Faith pledges push global fossil fuel divestments over $11 trillion

Protestors demonstrate outside the European Investment Bank on June 7 calling for European Union's financial arm to end funding for fossil fuel projects around the globe.
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by Brian Roewe

NCR environment correspondent

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Pledges this week to cut financial ties with fossil fuels by 22 faith groups, including bishops in the Philippines and East Africa, pushed the global divestment movement over an estimated $11 trillion in assets redirected from coal, oil and gas companies.

The announcement, made at a Financing the Future summit in Cape Town, South Africa, represents the latest milestone in the eight-year fossil fuel divestment movement. It comes a week before the next global climate strike and a year after the Go Fossil Free campaign set a goal of achieving $10 trillion divested by 2020.

Faith organizations have been at the middle of the momentum. At 27% of the 1,100-plus divesting organizations, they represent the largest single group.

"In this time and place, the key action is to do what we can to preserve creation from the ravages of greed-induced climate change," said Luxembourg Archbishop Jean-Claude Hollerich, the president of the commission of European bishops' conferences and a global ambassador to the South Africa summit. "To do so we should all use the authorities available to us to shift away from industries and models of destruction and into the opportunity to promote life."

As part of his Sept. 1 message for the World Day of Prayer for the Care of Creation, Pope Francis stated that that humans' continued use of fossil fuels has contributed to creating a "climate emergency" that threatens all life on the planet, adding that "Now is the time to abandon our dependence on fossil fuels and move, quickly and decisively, towards forms of clean energy and a sustainable and circular economy."

"We're divesting because it's the right thing to do," Tomás Insua, director of the Global Catholic Climate Movement, said in a video announcing the $11 trillion threshold. "We're divesting because fossil fuels like coal, oil and gas are toxic to our planet and everyone who shares this common home."

Through its divestment campaign, Global Catholic Climate Movement has organized many of the roughly 150 Catholic divestment decisions to date. A total of 16 Catholic institutions made commitments in the latest announcement, coming during the ecumenical Season of Creation.

Joining the Philippines bishops were chapters of Caritas Internationalis, the church's umbrella development agency, in Australia, Italy, Norway and Singapore; Oekologia, a French Catholic ecological association; four lay organizations in Malawi, Nigeria and Spain; four women religious orders, located in the United States, United Kingdom and Italy; the diocese of Padua, Italy; and the Association of Member Episcopal Conferences in East Africa (AMECEA), which represents bishops conferences in Djibouti, Eritrea, Ethiopia, Kenya, Malawi, Somalia, South Sudan, Sudan, Tanzania, Uganda and Zambia.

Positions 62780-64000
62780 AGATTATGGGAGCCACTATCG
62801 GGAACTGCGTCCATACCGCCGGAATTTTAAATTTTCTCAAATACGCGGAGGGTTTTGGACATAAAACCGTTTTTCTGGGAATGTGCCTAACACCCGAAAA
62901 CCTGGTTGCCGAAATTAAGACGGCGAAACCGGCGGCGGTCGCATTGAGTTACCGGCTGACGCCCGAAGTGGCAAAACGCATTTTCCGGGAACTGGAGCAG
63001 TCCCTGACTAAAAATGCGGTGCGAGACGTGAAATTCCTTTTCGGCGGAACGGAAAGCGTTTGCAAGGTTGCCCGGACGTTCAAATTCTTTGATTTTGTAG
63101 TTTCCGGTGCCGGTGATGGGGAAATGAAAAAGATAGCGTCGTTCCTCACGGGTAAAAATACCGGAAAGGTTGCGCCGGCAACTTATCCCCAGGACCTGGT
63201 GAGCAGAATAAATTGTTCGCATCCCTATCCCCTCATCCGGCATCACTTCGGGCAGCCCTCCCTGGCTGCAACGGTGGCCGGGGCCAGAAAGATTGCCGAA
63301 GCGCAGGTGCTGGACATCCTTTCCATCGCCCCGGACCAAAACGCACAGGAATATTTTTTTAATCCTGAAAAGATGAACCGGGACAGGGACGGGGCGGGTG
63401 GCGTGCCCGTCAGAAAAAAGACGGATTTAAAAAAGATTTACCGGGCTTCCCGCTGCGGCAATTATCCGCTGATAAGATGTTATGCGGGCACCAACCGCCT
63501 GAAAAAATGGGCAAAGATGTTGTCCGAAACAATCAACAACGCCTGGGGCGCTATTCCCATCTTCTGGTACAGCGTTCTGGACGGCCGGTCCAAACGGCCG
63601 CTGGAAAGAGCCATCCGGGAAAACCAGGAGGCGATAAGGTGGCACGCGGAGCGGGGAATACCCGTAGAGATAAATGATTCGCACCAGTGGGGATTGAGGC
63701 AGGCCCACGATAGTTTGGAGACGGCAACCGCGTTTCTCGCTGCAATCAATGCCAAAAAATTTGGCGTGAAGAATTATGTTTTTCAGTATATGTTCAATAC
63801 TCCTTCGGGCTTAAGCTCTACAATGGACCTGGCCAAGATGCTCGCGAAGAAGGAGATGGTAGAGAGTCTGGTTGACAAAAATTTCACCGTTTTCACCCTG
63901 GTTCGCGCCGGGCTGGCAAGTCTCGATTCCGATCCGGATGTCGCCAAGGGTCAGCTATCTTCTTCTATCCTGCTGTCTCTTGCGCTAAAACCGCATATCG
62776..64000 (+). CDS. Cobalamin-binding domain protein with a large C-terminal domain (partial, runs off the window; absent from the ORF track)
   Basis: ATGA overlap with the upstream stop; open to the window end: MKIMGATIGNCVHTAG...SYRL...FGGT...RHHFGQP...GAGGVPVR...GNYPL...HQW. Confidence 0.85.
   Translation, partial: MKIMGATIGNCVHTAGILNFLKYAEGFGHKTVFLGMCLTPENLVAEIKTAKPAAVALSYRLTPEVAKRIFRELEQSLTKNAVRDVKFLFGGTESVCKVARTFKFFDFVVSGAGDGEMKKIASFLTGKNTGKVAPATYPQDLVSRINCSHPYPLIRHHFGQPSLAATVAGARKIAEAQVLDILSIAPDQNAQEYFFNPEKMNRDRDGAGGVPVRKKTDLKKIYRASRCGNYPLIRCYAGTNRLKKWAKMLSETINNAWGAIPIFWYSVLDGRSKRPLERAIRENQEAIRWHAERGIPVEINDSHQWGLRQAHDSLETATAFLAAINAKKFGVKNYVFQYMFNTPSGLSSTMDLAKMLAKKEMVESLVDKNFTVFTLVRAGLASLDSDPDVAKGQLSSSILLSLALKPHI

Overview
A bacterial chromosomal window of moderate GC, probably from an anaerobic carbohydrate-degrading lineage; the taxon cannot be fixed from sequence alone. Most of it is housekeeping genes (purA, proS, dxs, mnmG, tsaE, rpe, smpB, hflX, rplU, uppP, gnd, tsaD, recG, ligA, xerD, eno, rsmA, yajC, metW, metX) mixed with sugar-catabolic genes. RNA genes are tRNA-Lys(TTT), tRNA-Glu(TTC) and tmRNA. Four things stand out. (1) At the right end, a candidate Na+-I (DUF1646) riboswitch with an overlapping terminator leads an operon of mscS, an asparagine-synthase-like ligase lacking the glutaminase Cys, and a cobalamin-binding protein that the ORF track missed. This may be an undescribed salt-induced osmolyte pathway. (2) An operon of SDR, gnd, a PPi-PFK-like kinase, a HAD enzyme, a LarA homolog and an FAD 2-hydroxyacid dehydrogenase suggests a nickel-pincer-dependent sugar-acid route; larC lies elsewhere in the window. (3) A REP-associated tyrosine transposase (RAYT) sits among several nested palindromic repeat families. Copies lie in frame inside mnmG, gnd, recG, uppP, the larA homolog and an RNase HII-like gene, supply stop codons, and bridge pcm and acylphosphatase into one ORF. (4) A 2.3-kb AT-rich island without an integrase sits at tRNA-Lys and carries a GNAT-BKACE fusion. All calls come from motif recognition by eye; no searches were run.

• Residents walk through floodwaters in Nueva Ecija, Philippines, Sept 15, 2018, after Typhoon Mangkhut. (CNS/Reuters/Erik De Castro)

    Residents walk through floodwaters in Nueva Ecija, Philippines, Sept 15, 2018, after Typhoon Mangkhut. (CNS/Reuters/Erik De Castro)

  • Workers collect oil from a stream below the site of an oil pipeline break in 2016 in Wachapea, Peru. (CNS/Barbara Fraser)

  • An Appalachian hillside as seen in 2014 near Whitesville, West Virginia. (CNS/Tyler Orsburn)

According to the United Nations, temperatures in East Africa have risen 1.3 degrees Celsius since the 1960s. The region has also experienced seasonal shifts in precipitation and increased droughts and floods. As warming continues, it is expected to strain water resources and impact farming, fishing and biodiversity in the region.

In a statement, Fr. Paul Igweta, coordinator for the East African bishops' department of promotion of integral human development, said that the bishops' conferences made the decision to divest because of the harmful impact of coal, oil and natural gas on the environment. He added it was important for the church to advocate for alternative energy sources and safeguard the environment for future generations.

"The exploitation of the mother Earth is not at tandem to the usefulness as intended by the creator," Igweta said. "AMECEA condemns all activities of mining and exploitation that are happening in the region and more especially by the multinational companies."

In the Philippines, one of the most vulnerable nations to climate change, Catholics recently convened a National Convention on Laudato Si' and Climate Change. According to a report by CBCP News, participants urged their bishops to strengthen diocesan ecology desks through additional funding and resources, lent support to a recent rights of nature bill, and discussed how best to advance further fossil fuel divestment.

Fr. Edwin Gariguez, executive secretary of Caritas Philippines, told CPCP News the assembled Catholic groups wanted the government and financial institutions to recognize the seriousness of their divestment campaign, but also to provide options to reinvest in the island nation's clean energy market.

[Brian Roewe is an NCR staff writer. His email address is Follow him on Twitter: @BrianRoewe.]

A version of this story appeared in the Oct 4-17, 2019 print issue under the headline: Faith pledges push global fossil fuel divestments over $11 trillion.

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